Many have read the few gospel references to the apostle Thomas and branded him a brooding pessimist. Instead it may be that Thomas was more of a common sense realist. His was a practical mind confronting mystical truth. He was a person of common sense wrestling with uncommon knowledge. He was one who yearned for road maps as he groped his way into the unmapped world of faith. It is easy to put Thomas down until we admit how often we ourselves have struggled to understand with our senses the spiritual world—to make sense of a God whose ways and wisdom so supersede our own.
Only the Gospel of John includes any words from Thomas, and there are only four brief quotes. Jesus had heard that his close friend, Lazarus, was dying. Going back into Judea meant exposing Himself to raging Jews who’d already threatened to stone Him several times in recent months. However when Jesus expressed the intent to go to Lazarus, realizing the eminent danger, Thomas said, “Let us go also, that we may die with Him.” This may not simply have been a pessimistic proclamation of doom. It may have been Thomas’ dry, no nonsense way of saying, “Jesus is obviously in mortal danger. We’ve followed Him this far—now we follow Him to the death.”
At the Last Supper Jesus spoke about soon going to prepare a place for His disciples, that they may eventually join Him. Matter of factly Jesus said, “You know the way to the place where I am going.” The realist in Thomas probably voiced what the others were only thinking when he said, “Lord, we do not know where you are going; how can we know the way to get there?” We must remember that all this talk about “building dwelling places in the Father’s house” was brand new to the disciples. Thomas only wanted clarification. He wanted Jesus to cut through all the mysticism, symbols, and parables and explain Himself in black and white. Still, Jesus may not have clarified things completely for Thomas, declaring that He himself was the only way to get there—the only way to reach the Father and his “House.”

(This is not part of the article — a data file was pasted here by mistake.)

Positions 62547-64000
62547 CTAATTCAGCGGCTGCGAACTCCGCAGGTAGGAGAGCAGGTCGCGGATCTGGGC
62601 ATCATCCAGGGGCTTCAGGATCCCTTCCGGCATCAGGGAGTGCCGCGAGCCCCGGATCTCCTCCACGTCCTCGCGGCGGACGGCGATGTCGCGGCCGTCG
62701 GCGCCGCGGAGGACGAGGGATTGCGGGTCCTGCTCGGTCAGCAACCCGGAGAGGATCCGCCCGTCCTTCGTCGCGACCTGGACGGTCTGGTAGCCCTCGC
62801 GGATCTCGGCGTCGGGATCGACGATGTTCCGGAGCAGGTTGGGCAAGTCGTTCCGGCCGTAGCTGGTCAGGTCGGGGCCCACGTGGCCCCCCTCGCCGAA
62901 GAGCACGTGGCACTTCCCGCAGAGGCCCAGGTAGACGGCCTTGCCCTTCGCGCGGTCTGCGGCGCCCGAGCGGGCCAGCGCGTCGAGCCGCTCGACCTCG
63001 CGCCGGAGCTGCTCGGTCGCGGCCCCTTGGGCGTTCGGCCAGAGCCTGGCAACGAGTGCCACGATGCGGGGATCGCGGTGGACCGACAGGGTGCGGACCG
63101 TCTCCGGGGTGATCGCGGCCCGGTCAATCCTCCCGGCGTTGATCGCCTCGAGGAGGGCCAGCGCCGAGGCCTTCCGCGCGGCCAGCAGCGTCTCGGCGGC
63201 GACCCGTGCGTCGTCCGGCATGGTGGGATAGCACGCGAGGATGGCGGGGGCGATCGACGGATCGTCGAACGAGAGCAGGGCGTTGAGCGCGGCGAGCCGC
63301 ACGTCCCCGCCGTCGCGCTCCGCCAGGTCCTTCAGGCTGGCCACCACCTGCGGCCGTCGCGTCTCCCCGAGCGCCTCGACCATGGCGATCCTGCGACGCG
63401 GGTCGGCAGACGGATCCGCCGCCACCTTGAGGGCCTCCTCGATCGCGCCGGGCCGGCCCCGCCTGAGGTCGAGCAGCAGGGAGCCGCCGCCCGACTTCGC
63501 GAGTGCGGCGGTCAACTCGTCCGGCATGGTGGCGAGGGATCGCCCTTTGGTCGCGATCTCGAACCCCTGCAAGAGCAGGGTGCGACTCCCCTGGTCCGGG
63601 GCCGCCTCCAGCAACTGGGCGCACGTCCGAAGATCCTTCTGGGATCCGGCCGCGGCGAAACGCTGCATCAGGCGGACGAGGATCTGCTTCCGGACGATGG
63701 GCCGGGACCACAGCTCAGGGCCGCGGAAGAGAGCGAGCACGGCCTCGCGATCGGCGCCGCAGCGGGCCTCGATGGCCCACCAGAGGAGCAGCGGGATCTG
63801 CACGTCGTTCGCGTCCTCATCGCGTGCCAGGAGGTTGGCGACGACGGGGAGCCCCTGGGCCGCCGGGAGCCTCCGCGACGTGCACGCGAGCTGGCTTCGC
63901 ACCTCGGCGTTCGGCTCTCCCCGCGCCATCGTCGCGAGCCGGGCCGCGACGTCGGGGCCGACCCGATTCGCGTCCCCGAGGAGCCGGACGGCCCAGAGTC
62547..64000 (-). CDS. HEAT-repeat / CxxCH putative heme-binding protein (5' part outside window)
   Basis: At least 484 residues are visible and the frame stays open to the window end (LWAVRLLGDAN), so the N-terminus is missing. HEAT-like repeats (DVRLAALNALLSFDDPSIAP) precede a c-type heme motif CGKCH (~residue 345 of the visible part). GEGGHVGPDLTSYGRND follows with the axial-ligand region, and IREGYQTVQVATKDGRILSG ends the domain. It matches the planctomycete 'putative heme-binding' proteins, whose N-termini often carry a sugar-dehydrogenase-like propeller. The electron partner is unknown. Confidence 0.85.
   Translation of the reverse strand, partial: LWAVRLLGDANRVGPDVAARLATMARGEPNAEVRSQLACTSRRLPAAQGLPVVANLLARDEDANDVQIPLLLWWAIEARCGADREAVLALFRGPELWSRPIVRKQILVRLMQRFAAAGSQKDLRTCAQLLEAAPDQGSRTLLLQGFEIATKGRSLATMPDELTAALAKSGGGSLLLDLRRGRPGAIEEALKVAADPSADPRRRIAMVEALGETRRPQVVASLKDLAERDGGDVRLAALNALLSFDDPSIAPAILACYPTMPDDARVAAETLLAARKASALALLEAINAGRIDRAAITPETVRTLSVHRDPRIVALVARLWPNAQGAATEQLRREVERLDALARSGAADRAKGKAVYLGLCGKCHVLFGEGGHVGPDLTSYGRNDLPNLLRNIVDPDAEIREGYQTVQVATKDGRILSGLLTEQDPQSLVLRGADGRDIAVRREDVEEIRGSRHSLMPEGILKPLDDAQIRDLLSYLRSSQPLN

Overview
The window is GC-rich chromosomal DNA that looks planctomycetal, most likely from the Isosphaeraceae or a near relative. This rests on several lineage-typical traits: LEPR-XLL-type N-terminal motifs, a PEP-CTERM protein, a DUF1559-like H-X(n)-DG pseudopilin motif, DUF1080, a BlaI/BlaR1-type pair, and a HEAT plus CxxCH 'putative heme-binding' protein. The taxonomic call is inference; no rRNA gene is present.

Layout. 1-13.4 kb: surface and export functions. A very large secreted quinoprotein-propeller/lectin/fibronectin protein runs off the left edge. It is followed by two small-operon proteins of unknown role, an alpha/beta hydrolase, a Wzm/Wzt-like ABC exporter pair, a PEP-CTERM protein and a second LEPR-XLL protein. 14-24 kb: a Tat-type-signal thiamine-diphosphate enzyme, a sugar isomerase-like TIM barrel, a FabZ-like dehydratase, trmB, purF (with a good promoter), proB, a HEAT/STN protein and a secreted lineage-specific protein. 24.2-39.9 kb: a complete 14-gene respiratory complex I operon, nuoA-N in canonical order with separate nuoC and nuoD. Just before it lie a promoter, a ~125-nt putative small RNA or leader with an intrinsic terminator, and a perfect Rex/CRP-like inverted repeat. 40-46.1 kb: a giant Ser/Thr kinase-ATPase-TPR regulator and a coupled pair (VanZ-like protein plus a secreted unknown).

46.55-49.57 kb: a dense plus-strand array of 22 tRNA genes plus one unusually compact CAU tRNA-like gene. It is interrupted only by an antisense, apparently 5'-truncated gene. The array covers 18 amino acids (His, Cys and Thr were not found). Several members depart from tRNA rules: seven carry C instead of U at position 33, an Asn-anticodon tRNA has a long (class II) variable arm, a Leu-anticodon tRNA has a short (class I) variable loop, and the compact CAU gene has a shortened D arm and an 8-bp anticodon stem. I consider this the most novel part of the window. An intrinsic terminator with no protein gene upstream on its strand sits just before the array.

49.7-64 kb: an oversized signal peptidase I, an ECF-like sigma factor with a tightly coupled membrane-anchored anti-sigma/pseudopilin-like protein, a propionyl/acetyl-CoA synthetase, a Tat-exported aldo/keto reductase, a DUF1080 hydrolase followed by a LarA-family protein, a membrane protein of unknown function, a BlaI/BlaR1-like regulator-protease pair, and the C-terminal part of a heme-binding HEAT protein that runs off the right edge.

Later, after His resurrection, Christ appeared to Mary, then to the rest of the disciples. For some reason Thomas was missing. When told about the amazing experience he made the notorious statement: “Unless I see in His hands the print of the nails, place my finger in the mark of the nails and place my hand in His side, I will not believe.” For this one declaration, down through the centuries Thomas has been labeled ‘Doubting Thomas.’ This is not entirely fair. When Mary Magdalene rushed to the band of disciples with the news that she had seen the risen Christ, they refused to believe it. And when two disciples ecstatically claimed to have seen Jesus on the road to Emmaus the rest would not believe. Jesus eventually appeared to all minus Thomas and scolded the group for their lack of faith. So Thomas was far from alone in his incredulity regarding claims of Christ’s resurrection. Later, in the presence of Jesus, he believed as promptly and totally as had the other disciples, crying, “My Lord and my God!”
Penfield wrote: “I disliked Thomas at the start. But to live with him in imagination is to replace one’s impression of a man who knows all and believes nothing with that of a very human and very courageous spirit whose example lifts one’s soul like music to the light.”
What can we learn from Thomas?
Everyone who has ever yearned for spiritual certainties and solid answers to epic human struggles can identify with Thomas. Thomas wanted some assurance that the faith to which he’d committed his life was based on fact, not fiction. All of us have been there and can gain inspiration from his courageous quest.
Bible Verses about Thomas
Mat. 10:3; Mark 3:18; Luke 6:15; John 11:16, 14:5, 20:24-29, 21:2; Acts 1:13
What questions does this help to answer?
- Who was Thomas in the Bible?
- How do Christians have assurance?
- Is it OK for Christians to have doubts?
- What is faith?